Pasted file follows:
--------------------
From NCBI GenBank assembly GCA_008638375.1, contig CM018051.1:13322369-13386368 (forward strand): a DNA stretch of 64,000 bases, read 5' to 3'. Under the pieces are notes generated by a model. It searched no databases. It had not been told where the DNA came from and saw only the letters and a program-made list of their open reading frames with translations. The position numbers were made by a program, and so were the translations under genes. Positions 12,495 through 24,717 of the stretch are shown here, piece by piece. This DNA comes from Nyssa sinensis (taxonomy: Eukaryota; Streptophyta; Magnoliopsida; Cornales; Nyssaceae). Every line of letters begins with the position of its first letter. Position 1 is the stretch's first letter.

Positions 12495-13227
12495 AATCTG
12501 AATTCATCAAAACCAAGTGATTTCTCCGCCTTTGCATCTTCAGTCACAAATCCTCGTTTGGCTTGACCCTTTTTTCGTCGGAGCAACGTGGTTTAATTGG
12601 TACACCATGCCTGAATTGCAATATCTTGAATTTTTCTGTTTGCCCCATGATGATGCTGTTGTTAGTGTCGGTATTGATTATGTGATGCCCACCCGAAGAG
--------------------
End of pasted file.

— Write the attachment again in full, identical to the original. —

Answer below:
From NCBI GenBank assembly GCA_008638375.1, contig CM018051.1:13322369-13386368 (forward strand): a DNA stretch of 64,000 bases, read 5' to 3'. Under the pieces are notes generated by a model. It searched no databases. It had not been told where the DNA came from and saw only the letters and a program-made list of their open reading frames with translations. The position numbers were made by a program, and so were the translations under genes. Positions 12,495 through 24,717 of the stretch are shown here, piece by piece. This DNA comes from Nyssa sinensis (taxonomy: Eukaryota; Streptophyta; Magnoliopsida; Cornales; Nyssaceae). Every line of letters begins with the position of its first letter. Position 1 is the stretch's first letter.

Positions 12495-13227
12495 AATCTG
12501 AATTCATCAAAACCAAGTGATTTCTCCGCCTTTGCATCTTCAGTCACAAATCCTCGTTTGGCTTGACCCTTTTTTCGTCGGAGCAACGTGGTTTAATTGG
12601 TACACCATGCCTGAATTGCAATATCTTGAATTTTTCTGTTTGCCCCATGATGATGCTGTTGTTAGTGTCGGTATTGATTATGTGATGCCCACCCGAAGAG